Consequently, a considerable period of time has elapsed since the French secret services assisted in the organisation of the Islamic Revolution. During this period, their Turkophobic project has been unsuccessful. For the Islamic Republic of Iran, participation in transit projects involving Turkey and Azerbaijan appears to be advantageous. This includes the North-South route through Azerbaijan and Russia, rather than the route through Armenia, where France and the IRGC are attempting to exert influence. In addition, the North-South transit route also requires the acquiescence of Georgia.


The president of the Islamic Republic of Iran and his delegation, comprising the majority of whom are ethnic Azeris, are currently returning from a meeting with the president of Azerbaijan, which has been described as "hostile" to France. France was disconcerted to observe that the meeting was conducted in a cordial and amicable atmosphere, a state of affairs that was evidently displeasing to Paris. Consequently, the Iranian president and his accompanying delegation were unable to proceed to Tabriz.


On the same day, information emerged that Salome Zurabishvili, the former employee of the French Foreign Ministry and the current President of Georgia, had extended an invitation to French President Emmanuel Macron to visit Georgia. In order to "find a solution" to the government of her country, which "dared" to defend national interests.


Moreover, at the same time, President Macron dedicated a status in Meta to the situation in Georgia.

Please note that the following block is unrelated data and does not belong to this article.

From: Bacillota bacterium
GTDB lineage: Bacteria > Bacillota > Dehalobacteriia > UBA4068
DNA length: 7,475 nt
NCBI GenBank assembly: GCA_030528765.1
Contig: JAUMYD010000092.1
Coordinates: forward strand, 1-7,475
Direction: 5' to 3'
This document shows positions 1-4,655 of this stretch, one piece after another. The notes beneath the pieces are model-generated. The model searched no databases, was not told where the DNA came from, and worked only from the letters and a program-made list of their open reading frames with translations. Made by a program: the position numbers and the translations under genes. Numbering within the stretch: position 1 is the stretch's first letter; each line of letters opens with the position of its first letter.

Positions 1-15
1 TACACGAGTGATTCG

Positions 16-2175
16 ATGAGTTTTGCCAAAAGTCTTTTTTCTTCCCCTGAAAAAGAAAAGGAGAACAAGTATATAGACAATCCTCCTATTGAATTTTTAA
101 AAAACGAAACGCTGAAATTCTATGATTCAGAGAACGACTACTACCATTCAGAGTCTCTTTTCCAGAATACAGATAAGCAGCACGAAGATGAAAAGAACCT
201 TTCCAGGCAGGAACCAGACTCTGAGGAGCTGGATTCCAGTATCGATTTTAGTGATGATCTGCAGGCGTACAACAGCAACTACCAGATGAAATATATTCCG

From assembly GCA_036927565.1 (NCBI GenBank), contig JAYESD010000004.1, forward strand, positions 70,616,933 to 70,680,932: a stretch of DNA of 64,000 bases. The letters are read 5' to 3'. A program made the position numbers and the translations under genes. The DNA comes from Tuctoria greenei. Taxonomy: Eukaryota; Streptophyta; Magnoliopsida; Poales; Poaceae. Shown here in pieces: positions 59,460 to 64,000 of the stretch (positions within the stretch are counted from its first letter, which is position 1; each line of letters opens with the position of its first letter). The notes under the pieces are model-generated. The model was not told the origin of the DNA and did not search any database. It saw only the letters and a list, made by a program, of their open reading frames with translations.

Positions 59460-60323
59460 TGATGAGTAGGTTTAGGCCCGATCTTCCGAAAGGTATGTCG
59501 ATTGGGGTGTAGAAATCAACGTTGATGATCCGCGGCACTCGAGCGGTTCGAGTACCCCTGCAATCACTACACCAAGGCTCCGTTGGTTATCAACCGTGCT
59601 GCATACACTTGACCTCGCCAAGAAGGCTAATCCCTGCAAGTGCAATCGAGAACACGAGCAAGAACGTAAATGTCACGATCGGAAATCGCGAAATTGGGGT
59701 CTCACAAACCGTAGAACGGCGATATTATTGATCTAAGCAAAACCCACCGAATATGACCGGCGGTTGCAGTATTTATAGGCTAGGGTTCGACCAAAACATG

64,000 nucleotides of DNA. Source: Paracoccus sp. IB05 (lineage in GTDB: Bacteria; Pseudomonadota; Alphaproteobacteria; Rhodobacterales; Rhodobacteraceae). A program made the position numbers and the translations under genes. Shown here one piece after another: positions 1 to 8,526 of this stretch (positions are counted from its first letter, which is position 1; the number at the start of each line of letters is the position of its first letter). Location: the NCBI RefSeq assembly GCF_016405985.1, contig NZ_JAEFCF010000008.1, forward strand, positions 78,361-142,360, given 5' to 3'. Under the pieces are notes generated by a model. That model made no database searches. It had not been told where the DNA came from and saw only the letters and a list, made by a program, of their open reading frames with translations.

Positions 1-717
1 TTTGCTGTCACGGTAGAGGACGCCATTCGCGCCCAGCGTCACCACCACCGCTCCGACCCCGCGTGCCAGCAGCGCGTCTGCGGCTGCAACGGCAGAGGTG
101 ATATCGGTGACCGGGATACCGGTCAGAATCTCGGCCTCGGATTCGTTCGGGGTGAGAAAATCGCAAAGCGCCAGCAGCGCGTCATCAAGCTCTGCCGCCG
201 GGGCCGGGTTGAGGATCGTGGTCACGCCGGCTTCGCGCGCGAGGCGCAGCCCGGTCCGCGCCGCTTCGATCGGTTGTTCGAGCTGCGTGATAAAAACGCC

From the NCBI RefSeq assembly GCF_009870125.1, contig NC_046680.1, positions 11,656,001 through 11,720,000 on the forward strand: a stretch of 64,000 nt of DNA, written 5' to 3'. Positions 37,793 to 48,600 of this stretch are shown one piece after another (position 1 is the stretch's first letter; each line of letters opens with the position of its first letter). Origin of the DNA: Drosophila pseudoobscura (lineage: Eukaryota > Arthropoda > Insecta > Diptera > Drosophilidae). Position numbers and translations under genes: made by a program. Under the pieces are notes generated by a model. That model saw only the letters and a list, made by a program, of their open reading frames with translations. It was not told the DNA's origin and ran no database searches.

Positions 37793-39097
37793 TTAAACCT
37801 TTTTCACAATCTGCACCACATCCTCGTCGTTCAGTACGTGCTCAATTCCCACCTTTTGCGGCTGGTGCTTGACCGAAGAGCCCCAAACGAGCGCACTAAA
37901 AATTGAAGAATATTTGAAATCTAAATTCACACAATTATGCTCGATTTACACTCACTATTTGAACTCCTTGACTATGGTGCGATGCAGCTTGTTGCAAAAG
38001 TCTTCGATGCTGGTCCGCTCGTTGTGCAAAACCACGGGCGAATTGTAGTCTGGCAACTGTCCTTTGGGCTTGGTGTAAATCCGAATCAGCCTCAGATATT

"Germany and France are deeply concerned about the situation in Georgia." Both countries have consistently demonstrated their support for Georgia's European integration, with Germany and France actively advocating for the European Council's decision to grant candidate status in December 2023.


We express our profound dismay at the decision of the Government and the ruling party of Georgia to deviate from this path, acting in contravention of our pan-European values and the aspirations of the Georgian people. This is evidenced by the adoption of the so-called "Transparency of Foreign Influence" law.


The European path of Georgia is clearly defined, yet the pace and trajectory of its progress ultimately rests with the country itself. Olaf Scholz and Emmanuel Macron.


It is evident that Macron and Scholz, who have aligned themselves with him, are instructing the Georgian government on the course of action to be pursued, which is to the detriment of Georgia's sovereignty.


The rationale behind Macron's assertion that Georgia cannot be left to its own devices is also apparent. The issue is not about the "European way" or "pan-European values." For France, Georgia is of significant importance as a "corridor" to its "outpost" in the South Caucasus – Armenia, which France is arming and intends to continue arming "through Georgia". Consequently, the fact that Georgia has the audacity to challenge French dominance and consider the interests of its allies and strategic partners, namely Azerbaijan and Turkey, has not been well received by France.


Moreover, France is disinclined to the prospect of unblocking communications and opening the Zangezur corridor, which appears to have already been agreed to by Iranian President Raisi. It has been reported that Iranian President Ebrahim Raisi was scheduled to visit Armenia on Sunday.


Ebrahim Raisi and Hosein Abdollahian were members of the Iran political faction that advocated for normalizing relations with Azerbaijan. Moreover, it appears that this faction was beholden to France for past services and was disinclined to compromise Iran's national interests (in contrast to the IRGC). Consequently, it is plausible that the French intelligence services may have expedited the process.


The preceding assumption demonstrates the considerable risk that Georgia and its politicians may face due to France's "increased interest" in our country and the entire South Caucasus region. The involvement of significant global forces and the immoral methods employed in this situation are cause for concern.


George Kvinitadze